Title of Work
Moral injury is a psychological construct developed in military context, and although it has been expanded to include specific occupational fields outside of the military, it has not yet been proposed as an outcome of workplace bullying. Employees may experience moral injury when their personal values and the legitimate values of the workplace clash with unacknowledged shadow values during incidents of workplace bullying. Workplace bullying could be considered a potentially morally injurious event (PMIE) because it is transgressive, it is asymmetric, and it involves high stakes: livelihood and identity are at risk. Regarding counseling considerations, the use of ritual has been recommended to facilitate the healing of moral injury in ancient sources, and there is indirect evidence that it could function usefully in the present, as well. Addressing moral injury in the workplace could provide many benefits, including of reduction of long-term unemployment.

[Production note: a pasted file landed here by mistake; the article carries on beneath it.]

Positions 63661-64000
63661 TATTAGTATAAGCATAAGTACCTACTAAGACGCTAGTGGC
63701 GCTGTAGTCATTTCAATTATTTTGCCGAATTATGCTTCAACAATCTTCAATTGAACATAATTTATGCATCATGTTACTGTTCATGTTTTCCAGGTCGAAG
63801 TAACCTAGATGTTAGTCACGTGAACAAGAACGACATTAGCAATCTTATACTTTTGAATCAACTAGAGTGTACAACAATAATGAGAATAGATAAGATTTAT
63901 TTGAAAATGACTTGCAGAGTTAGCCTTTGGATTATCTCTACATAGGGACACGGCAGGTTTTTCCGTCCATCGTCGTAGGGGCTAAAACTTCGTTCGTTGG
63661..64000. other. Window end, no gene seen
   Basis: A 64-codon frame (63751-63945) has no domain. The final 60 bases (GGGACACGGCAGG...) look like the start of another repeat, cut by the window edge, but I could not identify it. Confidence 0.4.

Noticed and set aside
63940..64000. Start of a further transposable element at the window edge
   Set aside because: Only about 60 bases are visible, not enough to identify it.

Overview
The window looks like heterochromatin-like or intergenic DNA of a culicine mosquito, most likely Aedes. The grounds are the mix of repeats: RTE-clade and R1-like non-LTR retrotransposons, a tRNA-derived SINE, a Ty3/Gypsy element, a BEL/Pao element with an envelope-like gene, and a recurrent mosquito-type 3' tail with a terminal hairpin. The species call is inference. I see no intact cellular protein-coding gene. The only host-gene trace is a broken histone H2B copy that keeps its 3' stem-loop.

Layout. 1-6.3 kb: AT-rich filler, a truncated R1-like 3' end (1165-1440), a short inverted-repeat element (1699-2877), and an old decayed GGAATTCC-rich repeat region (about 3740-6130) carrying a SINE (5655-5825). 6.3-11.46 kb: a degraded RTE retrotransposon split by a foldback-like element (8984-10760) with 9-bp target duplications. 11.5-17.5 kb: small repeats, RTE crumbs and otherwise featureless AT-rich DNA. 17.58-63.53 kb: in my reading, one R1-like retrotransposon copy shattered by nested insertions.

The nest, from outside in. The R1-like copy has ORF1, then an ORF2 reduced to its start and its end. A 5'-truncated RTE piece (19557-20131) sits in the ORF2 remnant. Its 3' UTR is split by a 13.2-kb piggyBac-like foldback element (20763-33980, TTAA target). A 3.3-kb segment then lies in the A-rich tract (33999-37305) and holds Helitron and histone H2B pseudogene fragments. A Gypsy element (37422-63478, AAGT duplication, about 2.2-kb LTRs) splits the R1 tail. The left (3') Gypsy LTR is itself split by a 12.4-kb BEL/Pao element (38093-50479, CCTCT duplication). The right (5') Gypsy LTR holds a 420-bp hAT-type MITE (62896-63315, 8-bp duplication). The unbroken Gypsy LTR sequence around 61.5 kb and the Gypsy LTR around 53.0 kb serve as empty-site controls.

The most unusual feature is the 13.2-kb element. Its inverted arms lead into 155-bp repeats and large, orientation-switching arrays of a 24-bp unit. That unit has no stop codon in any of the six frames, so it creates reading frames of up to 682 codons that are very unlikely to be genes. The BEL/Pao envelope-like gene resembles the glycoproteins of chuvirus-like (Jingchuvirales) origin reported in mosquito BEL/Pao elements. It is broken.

Anderson, Jarl B. MA, MFTC
"Clash of Values: Workplace Bullying and Moral Injury,"
Counseling and Family Therapy Scholarship Review: Vol. 3:
2, Article 2.
Available at: https://epublications.regis.edu/cftsr/vol3/iss2/2
Counselor Education Commons, Marriage and Family Therapy and Counseling Commons, Psychoanalysis and Psychotherapy Commons